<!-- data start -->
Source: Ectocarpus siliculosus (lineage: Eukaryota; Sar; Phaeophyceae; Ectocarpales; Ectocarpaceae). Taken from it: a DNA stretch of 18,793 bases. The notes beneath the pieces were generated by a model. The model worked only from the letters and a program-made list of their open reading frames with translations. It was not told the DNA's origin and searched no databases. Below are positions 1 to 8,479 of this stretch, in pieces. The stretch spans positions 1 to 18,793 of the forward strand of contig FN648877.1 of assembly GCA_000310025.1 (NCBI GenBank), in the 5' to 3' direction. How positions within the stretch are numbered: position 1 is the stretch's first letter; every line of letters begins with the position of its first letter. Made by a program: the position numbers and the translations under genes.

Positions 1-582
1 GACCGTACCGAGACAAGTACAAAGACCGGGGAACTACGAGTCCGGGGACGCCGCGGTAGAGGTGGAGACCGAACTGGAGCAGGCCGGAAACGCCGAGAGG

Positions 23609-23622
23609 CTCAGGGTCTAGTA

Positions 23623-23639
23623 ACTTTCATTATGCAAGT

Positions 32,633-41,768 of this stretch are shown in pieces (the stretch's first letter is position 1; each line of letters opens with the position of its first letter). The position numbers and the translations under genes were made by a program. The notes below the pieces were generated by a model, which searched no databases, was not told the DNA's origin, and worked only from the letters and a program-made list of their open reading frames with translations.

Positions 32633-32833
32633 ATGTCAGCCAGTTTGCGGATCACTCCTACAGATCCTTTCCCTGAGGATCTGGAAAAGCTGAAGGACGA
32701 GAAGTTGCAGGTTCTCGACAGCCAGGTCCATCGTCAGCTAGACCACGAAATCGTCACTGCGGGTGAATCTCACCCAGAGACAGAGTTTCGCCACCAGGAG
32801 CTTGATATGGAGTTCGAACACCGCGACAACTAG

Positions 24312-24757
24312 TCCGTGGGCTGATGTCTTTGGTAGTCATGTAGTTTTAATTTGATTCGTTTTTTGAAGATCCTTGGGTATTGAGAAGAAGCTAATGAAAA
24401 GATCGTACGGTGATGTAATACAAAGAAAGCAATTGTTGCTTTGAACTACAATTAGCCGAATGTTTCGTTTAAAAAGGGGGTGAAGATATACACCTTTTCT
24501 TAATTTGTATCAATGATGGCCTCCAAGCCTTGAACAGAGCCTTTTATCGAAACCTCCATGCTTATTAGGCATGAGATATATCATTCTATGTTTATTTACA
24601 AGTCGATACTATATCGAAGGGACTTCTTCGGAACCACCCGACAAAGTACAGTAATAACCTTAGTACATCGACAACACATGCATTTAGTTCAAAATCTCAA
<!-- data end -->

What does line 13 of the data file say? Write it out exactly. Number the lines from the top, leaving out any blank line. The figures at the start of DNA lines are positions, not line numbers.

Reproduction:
Positions 24312-24757